My relationship with my parents was strained from the start. The relationship with my brother also deteriorated, but that was for different reasons.
My earliest memory is crying in the kitchen and my new mother threatening to tape my mouth shut if I didn't stop. I continued to cry so she followed through on her threat. I remember finding this a strange thing to do, as I ripped the tape off. I also knew that this was not that bad. I had been through much worse before.
I knew I looked different. Darker than the rest. Dark hair, eyes and skin. My new siblings both had blond hair and blue eyes. They looked like a real brother and sister. I hated the way I looked. Tall, dark and skinny. With glasses. I used to look in the mirror and cry out of the frustration that I didn't resemble anyone. I used to have nightmares that no one would want to marry me because I was a different colour. My mother laughed it off. "You're not really an Indian," she said. "Maybe you’re one eighteenth Indian." But looking in the mirror told me different.
But looking in the mirror told me different.
I remember going to a neighbour's house to play with their daughter, Tammy. Her mother looked at me and said "You're a Cree." I replied that I didn't know and ran back home to verify. My mother told me I was not. I remember the confusion on my neighbour’s face as I relayed the message.
Although I wasn't aware of my tribal affiliation, I knew I was an Indian. I'm not sure how I knew I was Native, I just did. I also told everyone who would listen. This embarrassed my parents and they denied it. Whenever someone asked why I looked so different I was instructed to say that I was Israeli. But I never did.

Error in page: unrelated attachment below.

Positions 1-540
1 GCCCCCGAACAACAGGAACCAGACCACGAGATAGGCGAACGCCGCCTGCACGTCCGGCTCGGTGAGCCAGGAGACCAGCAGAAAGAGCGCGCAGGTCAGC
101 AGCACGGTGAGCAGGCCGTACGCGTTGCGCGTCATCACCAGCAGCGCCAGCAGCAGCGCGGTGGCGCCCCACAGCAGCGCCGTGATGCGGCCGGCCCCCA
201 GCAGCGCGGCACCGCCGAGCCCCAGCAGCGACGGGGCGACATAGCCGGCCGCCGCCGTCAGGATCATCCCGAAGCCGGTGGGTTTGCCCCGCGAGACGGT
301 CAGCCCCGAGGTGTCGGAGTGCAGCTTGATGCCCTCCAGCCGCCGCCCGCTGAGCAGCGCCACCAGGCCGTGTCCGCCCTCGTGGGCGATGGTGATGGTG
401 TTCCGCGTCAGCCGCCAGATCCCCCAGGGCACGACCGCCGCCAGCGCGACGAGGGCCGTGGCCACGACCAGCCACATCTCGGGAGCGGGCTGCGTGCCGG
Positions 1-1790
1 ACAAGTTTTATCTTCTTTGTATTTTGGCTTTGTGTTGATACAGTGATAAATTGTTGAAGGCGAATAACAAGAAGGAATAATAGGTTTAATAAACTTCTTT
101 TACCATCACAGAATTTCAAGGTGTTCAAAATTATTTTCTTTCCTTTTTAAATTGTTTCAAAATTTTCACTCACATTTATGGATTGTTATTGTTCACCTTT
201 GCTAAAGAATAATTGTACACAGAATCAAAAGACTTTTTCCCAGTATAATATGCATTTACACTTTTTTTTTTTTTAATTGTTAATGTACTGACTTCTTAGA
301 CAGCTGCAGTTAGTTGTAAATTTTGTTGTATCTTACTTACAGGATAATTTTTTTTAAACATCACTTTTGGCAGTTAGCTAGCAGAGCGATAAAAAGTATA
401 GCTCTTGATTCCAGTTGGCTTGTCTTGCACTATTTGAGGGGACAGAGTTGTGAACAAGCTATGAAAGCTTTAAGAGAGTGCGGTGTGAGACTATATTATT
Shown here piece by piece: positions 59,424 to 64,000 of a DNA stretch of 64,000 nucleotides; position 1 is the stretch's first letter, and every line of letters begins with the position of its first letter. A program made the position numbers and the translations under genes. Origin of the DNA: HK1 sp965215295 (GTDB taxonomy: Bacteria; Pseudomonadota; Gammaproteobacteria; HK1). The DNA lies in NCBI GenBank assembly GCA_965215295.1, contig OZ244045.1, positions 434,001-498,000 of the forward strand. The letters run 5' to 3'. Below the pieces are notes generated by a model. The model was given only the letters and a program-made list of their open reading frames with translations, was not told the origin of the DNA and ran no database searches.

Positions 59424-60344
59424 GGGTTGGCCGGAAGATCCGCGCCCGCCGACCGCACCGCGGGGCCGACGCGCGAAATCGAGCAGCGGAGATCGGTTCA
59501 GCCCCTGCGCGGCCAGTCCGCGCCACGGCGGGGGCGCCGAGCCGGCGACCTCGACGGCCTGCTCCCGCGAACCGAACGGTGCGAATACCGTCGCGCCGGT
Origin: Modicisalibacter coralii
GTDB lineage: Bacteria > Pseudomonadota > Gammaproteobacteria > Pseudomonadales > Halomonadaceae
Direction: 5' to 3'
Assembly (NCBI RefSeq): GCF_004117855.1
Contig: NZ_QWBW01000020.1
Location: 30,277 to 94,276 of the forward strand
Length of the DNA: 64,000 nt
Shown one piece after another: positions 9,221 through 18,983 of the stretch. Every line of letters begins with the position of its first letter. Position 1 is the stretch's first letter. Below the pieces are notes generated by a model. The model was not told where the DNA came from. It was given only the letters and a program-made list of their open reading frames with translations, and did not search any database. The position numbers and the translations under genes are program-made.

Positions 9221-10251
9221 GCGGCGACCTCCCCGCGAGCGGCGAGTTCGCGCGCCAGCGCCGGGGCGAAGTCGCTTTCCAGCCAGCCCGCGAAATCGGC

I would make up wonderful stories about living in a tipi! People ate it up. I was strongly urged not to share my tales.
I was thoroughly converted into the Jewish culture. I went to Hebrew school a couple of times a week after regular school and attended Synagogue on Friday nights. I found it interesting. I still consider myself a Jew today - non-practicing, but it's all I know. You wouldn't believe how much flak I receive from both Aboriginal and Jewish people on how I self-identify.
Some want me to choose. I have heard, "You are not a real Indian." or "You are not a real Jew." so many times throughout my life. It's tiring - racism by both. But I'm stubborn, as you'll see.
Life was less complicated during early childhood. Having to explain why I looked different was the norm. Being left out because I looked different was also to be expected. My mother said that I used to take cookies to school to give to other kids. She called it buying my friendships.
I tried to fit in, I tried to be a good Jewish girl. I thought that if I aspired to be a Rabbi when I grew up then maybe I would be accepted but I never was.
My parents treated me very differently from my siblings. They were so affectionate with their other two children and far more distant with me. I came with baggage. Apparently I would not stay in the same room as my father who was six foot four inches tall. I would run out of the room and he took this badly.
I remember watching my little sister on my father's lap, evidently the apple of his eye. I knew in my heart that we would never have that connection.
My father seemed to barely tolerate me and my mother was stuck in the middle but consistently drifted closer to my father’s side.
Throughout my childhood, my parents hired nannies from abroad. They each stayed for about a year and I bonded with them. I was never sure why my mother needed a nanny, as she didn't work. It was very difficult when they would leave. I knew I wanted to leave too. I started threatening to run away at a young age and that continued until I finally did, at age 18.
Nakuset, the Executive Director of the Native Women's Shelter of Montréal, is a Cree from Lac la Ronge, Saskatchewan. She has three beautiful boys: Kistin, Mahkisis and Mahihkan. Nakuset was adopted by a Jewish family in Montréal and draws on her adoptee experience for insight into her work advocating for Aboriginal children in care. She is also the Co-President of the Montréal Urban Aboriginal Community Strategy Network. Some of her recent accomplishments include creating, producing and hosting the television series Indigenous Power and being voted Woman of the Year by the Montreal Council of Women. Nakuset is dedicated to improving the lives of urban Indigenous peoples.